The Baldrige and Accreditation


Jasinski, John   (1997, ASQ)   Northwest Missouri State University, Maryville, MO

National Governor's Conference on Quality in Education, November 8-11 1997, Dearborn, MI    Vol. 0    No. 0
QICID: 11056    November 1997    pp. 103-114
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Article Abstract

The Malcolm Baldrige National Quality Award (MBNQA) and its criteria can increase the usefulness of the regional accreditation process. The Baldrige Award came into being in 1987. Its criteria are revised yearly, but their fundamental structure has remained intact, except for an increased emphasis on performance and a de-emphasis on quality. The criteria are so valuable that many organizations use them for self-assessment. In 1996, more than a million copies of the criteria were distributed. In 1994, the MBNQA office established a pilot program in education. Although the pilot program suffered from a lack of funding, initiatives like the Missouri Quality Award (MQA) have applied the pilot criteria. Comparison of the Baldrige program with regional accreditation programs like that of the North Central Association of Colleges and Schools (NCA) underscores the 10-year NCA cycle, its mandatory and non-competitive nature, and its lack of structure comparable to the approach-deployment-results dimensions of the Baldrige criteria. Northwest Missouri Sate University has combined the NCA and the Baldrige-like MQA processes so that its latest accreditation self-study is based on the Baldrige criteria. This has increased the rigor of the accreditation process. Such as amalgam could help accreditation programs keep pace with changing marketplace demands.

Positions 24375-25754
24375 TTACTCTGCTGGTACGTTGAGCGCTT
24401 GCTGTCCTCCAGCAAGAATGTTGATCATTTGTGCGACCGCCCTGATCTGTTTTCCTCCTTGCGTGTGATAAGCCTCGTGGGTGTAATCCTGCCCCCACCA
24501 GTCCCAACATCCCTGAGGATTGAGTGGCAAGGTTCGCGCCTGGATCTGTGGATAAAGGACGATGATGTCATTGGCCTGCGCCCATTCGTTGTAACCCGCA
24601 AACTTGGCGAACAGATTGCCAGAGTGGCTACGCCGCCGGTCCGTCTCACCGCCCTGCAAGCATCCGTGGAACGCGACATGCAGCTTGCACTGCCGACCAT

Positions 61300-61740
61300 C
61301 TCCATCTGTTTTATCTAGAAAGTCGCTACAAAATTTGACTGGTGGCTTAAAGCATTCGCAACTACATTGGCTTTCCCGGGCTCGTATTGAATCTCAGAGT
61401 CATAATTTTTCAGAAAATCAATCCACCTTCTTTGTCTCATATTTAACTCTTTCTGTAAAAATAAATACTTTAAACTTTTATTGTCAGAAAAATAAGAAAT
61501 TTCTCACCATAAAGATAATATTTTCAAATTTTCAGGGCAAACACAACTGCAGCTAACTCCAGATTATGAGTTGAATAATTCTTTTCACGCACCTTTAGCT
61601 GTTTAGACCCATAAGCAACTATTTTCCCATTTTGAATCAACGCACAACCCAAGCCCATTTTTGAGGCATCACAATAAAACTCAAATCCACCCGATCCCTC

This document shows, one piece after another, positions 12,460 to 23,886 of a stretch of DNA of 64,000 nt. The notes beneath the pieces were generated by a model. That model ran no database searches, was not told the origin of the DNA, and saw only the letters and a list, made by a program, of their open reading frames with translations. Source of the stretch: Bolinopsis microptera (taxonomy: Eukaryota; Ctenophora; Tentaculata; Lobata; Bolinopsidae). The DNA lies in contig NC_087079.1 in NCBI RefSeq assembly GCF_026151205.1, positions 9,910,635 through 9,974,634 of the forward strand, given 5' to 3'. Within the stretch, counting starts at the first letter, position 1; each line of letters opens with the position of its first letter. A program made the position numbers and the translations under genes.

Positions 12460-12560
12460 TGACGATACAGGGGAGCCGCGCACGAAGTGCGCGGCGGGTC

Accreditation,Higher education,Case study,Malcolm Baldrige National Quality Award (MBNQA)

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